Year of Youth 2018


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Jesuits Celebrate 200 Years Since its Order was Restored

Last edited 11th May 2014

When Pope Clement XIV suppressed the Society of Jesus in 1773, the Jesuits technically ceased to exist for 41 years. In 1814, the Society was reborn thanks to Pope Pius VII. This chapter is key in the history of the Jesuits. Pope Francis brought it up just days after his election, when he explained why he chose the name Francis.

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Twenty Years after Genocide, Church Helps Rwanda Heal

Last edited 7th April 2014

Boniface Hakizimana lives in a rural area of Southern Rwanda. He lives peacefully with the widow next door, Viviane N'Habimana. They help each other and support each other when difficulties arise. At first glance, this arrangement might not appear extraordinary. However, this harmonious relationship is anything but typical, because Hakizimana is responsible for the murder of N’Habimana’s husband 20 years ago.


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John XXIII: The Pope who Dodged Police to Walk Outside the Vatican

Last edited 6th April 2014

Guido Gusso was the butler for the Msgr. Angelo Roncalli, the first as Patriarch of Venice, then in Rome as Pope. In those years, they shared many stories and anecdotes. Guido Gusso said that when the Pope tired of walking around the Vatican Gardens, they would come up with ways to dodge Vatican police and leave the walled city.

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Vatican Museums launch exhibit on Indonesia

Last edited 17th March 2014

This is how Cardinal Giuseppe Bertello kicked off a unique exhibit titled Indonesia Land of Harmony. Hosted by the Vatican Museums, it includes 150 objects and artifacts that reflect the country's different ethnicities and religions. FR. NICOLA MAPELLIVatican's Ethnological Museum"The main purpose is to use art to show that a peaceful co-existence is possible between different communities, ethnicities and cultures. Indonesia is a perfect example of this.” Some of these items are gifts that Indonesian communities have given to Popesthroughout the years. Others are gifts that missionaries brought to Rome.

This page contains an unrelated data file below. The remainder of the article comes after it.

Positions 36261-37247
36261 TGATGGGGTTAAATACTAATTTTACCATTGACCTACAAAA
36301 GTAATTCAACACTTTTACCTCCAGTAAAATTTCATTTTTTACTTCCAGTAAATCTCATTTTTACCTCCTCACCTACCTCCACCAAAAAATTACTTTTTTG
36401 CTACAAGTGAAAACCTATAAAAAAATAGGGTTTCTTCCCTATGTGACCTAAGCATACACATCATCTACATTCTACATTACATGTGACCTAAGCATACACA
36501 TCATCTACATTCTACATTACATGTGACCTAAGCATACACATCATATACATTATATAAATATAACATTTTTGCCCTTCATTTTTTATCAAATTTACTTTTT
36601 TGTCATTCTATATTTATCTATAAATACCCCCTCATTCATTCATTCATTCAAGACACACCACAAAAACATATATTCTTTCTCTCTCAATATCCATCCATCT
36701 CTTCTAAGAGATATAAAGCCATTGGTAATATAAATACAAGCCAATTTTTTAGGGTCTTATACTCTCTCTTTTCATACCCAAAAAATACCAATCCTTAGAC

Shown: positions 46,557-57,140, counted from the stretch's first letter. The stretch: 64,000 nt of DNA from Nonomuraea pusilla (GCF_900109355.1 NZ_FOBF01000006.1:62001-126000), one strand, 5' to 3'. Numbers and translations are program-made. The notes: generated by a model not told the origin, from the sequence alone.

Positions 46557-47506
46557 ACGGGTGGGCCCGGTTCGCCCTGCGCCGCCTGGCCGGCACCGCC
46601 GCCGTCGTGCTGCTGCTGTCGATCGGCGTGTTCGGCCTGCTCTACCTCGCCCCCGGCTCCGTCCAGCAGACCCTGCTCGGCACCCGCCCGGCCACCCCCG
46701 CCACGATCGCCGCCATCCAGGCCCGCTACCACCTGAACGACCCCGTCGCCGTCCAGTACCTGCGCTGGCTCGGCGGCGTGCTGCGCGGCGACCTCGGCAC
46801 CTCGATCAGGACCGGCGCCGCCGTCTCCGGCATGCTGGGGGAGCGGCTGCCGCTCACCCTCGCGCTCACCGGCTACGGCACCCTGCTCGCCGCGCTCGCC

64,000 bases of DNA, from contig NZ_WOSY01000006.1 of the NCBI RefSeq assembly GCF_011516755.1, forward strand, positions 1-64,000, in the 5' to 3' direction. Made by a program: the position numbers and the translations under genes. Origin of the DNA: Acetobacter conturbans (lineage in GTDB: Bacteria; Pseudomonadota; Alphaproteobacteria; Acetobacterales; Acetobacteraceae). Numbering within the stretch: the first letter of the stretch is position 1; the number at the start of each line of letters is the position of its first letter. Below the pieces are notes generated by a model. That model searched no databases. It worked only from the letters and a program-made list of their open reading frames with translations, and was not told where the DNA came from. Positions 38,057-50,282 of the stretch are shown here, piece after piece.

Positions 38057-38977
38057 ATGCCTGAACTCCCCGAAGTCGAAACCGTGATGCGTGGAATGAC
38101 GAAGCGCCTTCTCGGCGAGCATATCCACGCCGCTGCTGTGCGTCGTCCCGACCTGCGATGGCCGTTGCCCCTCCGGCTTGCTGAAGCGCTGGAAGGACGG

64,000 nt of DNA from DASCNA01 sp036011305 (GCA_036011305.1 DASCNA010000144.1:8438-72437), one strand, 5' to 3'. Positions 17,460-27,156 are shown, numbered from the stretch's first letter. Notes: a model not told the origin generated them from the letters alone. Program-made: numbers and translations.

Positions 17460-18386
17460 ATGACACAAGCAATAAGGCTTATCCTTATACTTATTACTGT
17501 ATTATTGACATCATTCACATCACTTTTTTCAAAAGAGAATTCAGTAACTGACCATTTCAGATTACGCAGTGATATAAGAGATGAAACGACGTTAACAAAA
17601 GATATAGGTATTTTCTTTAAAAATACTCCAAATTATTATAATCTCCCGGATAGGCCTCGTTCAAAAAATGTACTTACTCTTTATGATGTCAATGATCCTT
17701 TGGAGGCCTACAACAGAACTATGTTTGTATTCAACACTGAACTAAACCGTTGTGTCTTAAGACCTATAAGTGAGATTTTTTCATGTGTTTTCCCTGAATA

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One Year Ago, Cardinals walked into the Sistine Chapel to elect the new Pope

Last edited 12th March 2014

Exactly one year ago, on March 12, 2013 Argentine Cardinal Jorge Mario Bergoglio walked into the Sistine Chapel, along with his fellow cardinals to elect a new Pope. What happened next surprised the Church and the world. The Vatican's Master of the Liturgical Celebrations, Guido Marini, said the traditional 'Extra Omnes' phrase to start off the conclave at 17: 32 Rome time.

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First Islamic museum opens doors in Australia

Last edited 4th March 2014

Australia's first Islamic museum has opened its doors to the public - showcasing the rich history, arts and culture of the religion.

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Anne Frank Exhibition opening in Sydney

Last edited 4th March 2014

“It is so easy to think of people who suffer, or have suffered, as other than ourselves. The very magnitude of the Holocaust means that single voices can be lost. Anne’s words make it personal. It is so very easy to lose track of major events in history. There are many to remember. It is much harder to forget the voice of Anne. Anne has been my companion, perhaps, for the forty six years since I read her book.”


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The Basillica of St. Francis, Assisi Italy

Last edited 17th February 2014

Did you know that the medieval city of Assisi, birthplace of St. Francis, founder of the homonymous Religious Order of the Franciscans, was added to the UNESCO World Heritage List in the year 2000?


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Watch as This Man Realizes He’s Sitting Beside the People He Rescued From Nazi Death Camps

Last edited 2nd February 2014

Before World War II, 669 children who were destined for Nazi death camps were rescued and transported to England by Sir Nicholas Winton. Years later, they came together for a touching surprise tribute to their hero..

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Vatican will Open Historic, Pompeii-Like Necropolis to Public

Last edited 2nd February 2014

Few people are aware that under the Vatican you can find the historic necropolis of Via Triumphalis. It's a Roman cemetery located near the Circus of Nero, where, according to tradition, St. Peter was martyred. Starting this month of January, the necropolis will open to the public. It's so well preserved that experts often refer to it as a "Roman Pompeii.”

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